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Prolactinoma

A prolactinoma is a noncancerous (benign) pituitary tumor that produces a hormone called prolactin. This results in too much prolactin in the blood.

Causes

Prolactin is a hormone that triggers the breasts to produce milk (lactation).

Prolactinoma is the most common type of pituitary tumor (adenoma) that produces a hormone. It makes up at least 30% of all pituitary adenomas. Almost all pituitary tumors are noncancerous (benign). Prolactinoma may occur as part of an inherited condition called multiple endocrine neoplasia type 1 (MEN 1)

Prolactinomas occur most commonly in people under age 40. They are more common in women than in men, but are rare in children.

At least half of all prolactinomas are very small (less than 1 centimeter or 3/8 of an inch in diameter). These small tumors occur more often in women.

Larger tumors are more common in men. They tend to occur at an older age. The tumor can grow to a large size before symptoms appear.

The tumor is often detected at an earlier stage in women than in men because of irregular menstrual periods.

Symptoms

In women:

  • Abnormal milk flow from the breast in a woman who is not pregnant or nursing (galactorrhea)
  • Breast tenderness
  • Decreased sexual interest
  • Decreased peripheral vision
  • Headache
  • Infertility
  • Stopping of menstruation not related to menopause, or irregular menstruation
  • Vision changes

In men:

Symptoms caused by pressure from a larger tumor may include:

  • Headache
  • Lethargy
  • Nasal drainage
  • Nausea and vomiting
  • Problems with the sense of smell
  • Vision changes, such as double vision, drooping eyelids or visual field loss

There may be no symptoms, especially in men.

Exams and Tests

The health care provider will perform a physical exam and ask about your symptoms. You will also be asked about medicines and substances you are taking.

Tests that may be ordered include:

Treatment

Medicine is usually successful in treating prolactinoma. Some people have to take these medicines for life. Other people can stop taking the medicines after a few years, especially if their tumor was small when it was discovered or has disappeared from the MRI. But there is a risk that the tumor may grow and produce prolactin again, especially if it was a large tumor.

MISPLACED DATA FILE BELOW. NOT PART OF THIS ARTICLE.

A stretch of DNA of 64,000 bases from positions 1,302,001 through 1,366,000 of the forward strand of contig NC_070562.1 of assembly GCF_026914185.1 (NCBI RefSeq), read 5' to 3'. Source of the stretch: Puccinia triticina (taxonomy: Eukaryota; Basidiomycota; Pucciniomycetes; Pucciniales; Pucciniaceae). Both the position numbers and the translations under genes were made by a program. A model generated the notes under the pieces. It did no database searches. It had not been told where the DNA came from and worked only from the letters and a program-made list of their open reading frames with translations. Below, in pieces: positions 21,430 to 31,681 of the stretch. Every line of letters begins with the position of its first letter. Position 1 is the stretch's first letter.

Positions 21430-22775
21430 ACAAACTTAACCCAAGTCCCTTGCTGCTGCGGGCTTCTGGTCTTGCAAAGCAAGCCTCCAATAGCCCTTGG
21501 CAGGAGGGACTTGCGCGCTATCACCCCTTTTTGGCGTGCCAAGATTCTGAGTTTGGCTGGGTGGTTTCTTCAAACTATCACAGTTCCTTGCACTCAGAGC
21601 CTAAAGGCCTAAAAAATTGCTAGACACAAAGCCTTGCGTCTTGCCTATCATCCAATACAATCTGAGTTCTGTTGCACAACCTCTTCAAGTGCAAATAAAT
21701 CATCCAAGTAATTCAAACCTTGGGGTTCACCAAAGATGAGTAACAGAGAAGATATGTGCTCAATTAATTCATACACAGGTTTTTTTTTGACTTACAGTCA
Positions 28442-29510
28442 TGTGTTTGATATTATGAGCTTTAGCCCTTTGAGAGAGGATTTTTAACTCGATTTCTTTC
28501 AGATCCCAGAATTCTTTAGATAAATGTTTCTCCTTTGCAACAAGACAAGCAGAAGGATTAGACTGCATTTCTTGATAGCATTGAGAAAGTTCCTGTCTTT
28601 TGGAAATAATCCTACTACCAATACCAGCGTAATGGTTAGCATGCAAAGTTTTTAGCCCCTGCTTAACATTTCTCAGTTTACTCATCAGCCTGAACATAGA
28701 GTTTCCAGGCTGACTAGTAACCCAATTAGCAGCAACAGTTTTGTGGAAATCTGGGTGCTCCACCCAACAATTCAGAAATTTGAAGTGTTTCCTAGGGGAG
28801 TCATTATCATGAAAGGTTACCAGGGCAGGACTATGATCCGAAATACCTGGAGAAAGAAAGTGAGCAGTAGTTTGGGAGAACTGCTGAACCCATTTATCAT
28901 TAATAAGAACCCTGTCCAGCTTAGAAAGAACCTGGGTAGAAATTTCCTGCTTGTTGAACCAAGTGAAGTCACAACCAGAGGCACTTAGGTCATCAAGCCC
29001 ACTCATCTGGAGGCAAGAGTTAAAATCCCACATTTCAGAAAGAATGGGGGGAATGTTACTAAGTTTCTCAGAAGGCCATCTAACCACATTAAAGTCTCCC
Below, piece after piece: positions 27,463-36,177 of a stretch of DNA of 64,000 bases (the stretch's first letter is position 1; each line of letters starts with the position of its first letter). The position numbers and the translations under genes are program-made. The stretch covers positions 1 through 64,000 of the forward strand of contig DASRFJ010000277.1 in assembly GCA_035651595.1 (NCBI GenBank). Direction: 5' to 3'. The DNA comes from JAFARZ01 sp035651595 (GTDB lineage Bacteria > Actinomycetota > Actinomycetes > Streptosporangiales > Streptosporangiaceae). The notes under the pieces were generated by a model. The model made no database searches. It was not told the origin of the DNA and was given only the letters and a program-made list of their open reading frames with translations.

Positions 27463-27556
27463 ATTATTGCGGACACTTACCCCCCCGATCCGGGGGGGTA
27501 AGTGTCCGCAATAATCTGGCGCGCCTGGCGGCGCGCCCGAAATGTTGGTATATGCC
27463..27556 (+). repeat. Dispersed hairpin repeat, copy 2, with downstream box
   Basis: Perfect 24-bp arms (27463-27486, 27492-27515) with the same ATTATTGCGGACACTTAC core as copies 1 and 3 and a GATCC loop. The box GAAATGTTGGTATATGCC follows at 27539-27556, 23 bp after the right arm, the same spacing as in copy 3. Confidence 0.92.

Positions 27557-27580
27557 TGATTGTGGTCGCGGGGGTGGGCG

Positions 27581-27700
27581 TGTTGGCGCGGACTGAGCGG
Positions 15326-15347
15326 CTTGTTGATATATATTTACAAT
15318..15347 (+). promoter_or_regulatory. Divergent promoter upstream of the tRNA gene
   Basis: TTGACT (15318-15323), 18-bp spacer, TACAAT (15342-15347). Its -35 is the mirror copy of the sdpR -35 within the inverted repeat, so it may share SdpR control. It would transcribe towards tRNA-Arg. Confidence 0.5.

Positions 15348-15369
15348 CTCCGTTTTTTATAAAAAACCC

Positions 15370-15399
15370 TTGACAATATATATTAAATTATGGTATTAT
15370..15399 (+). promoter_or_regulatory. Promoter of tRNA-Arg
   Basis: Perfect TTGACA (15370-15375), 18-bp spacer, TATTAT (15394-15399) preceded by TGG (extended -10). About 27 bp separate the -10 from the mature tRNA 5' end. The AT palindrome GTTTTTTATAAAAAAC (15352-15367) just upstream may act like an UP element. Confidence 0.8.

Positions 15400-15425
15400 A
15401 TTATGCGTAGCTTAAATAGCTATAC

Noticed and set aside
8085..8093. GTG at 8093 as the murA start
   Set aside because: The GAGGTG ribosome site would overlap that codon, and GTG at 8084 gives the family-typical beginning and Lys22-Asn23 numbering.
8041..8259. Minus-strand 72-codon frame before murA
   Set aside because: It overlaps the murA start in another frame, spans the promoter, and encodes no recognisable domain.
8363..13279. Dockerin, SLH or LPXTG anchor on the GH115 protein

A large prolactinoma can sometimes get larger during pregnancy.

Surgery is done in some cases when symptoms are severe, such as a sudden worsening of vision.

Radiation is usually only used in people with prolactinoma that continues to grow or gets worse after both medicine and surgery have been tried. Radiation may be given in the form of:

Outlook (Prognosis)

The outlook is usually excellent, but depends on the success of medical treatment or surgery. Getting tested to check whether the tumor has returned after treatment is important.

Treatment for prolactinoma may change the levels of other hormones in the body, especially if surgery or radiation is performed.

High levels of estrogen or testosterone may be involved in the growth of a prolactinoma. Women with prolactinomas should be followed closely during pregnancy. They should discuss this tumor with their provider before taking birth control pills with a higher than usual estrogen content.

When to Contact a Medical Professional

See your provider if you have any symptoms of prolactinoma.

If you have had a prolactinoma in the past, call your provider for a general follow-up, or if your symptoms return.

Alternative Names

Adenoma - secreting; Prolactin - secreting adenoma of the pituitary

References

Bronstein MD. Disorders of prolactin secretion and prolactinomas. In: Jameson JL, De Groot LJ, de Kretser DM, et al, eds. Endocrinology: Adult and Pediatric. 7th ed. Philadelphia, PA: Elsevier Saunders; 2016:chap 7.

Wong A, Eloy JA, Couldwell WT, Liu JK. Update on prolactinomas. part 1: Clinical manifestations and diagnostic challenges. J Clin Neurosci. 2015;22(10):1562-1567. PMID: 26256063 www.ncbi.nlm.nih.gov/pubmed/26256063.

Wong A, Eloy JA, Couldwell WT, Liu JK. Update on prolactinomas. part 2: Treatment and management strategies. J Clin Neurosci. 2015;22(10):1568-1574. PMID: 26243714 www.ncbi.nlm.nih.gov/pubmed/26243714.

Review Date 5/7/2017

Updated by: Brent Wisse, MD, Associate Professor of Medicine, Division of Metabolism, Endocrinology & Nutrition, University of Washington School of Medicine, Seattle, WA. Also reviewed by David Zieve, MD, MHA, Medical Director, Brenda Conaway, Editorial Director, and the A.D.A.M. Editorial team.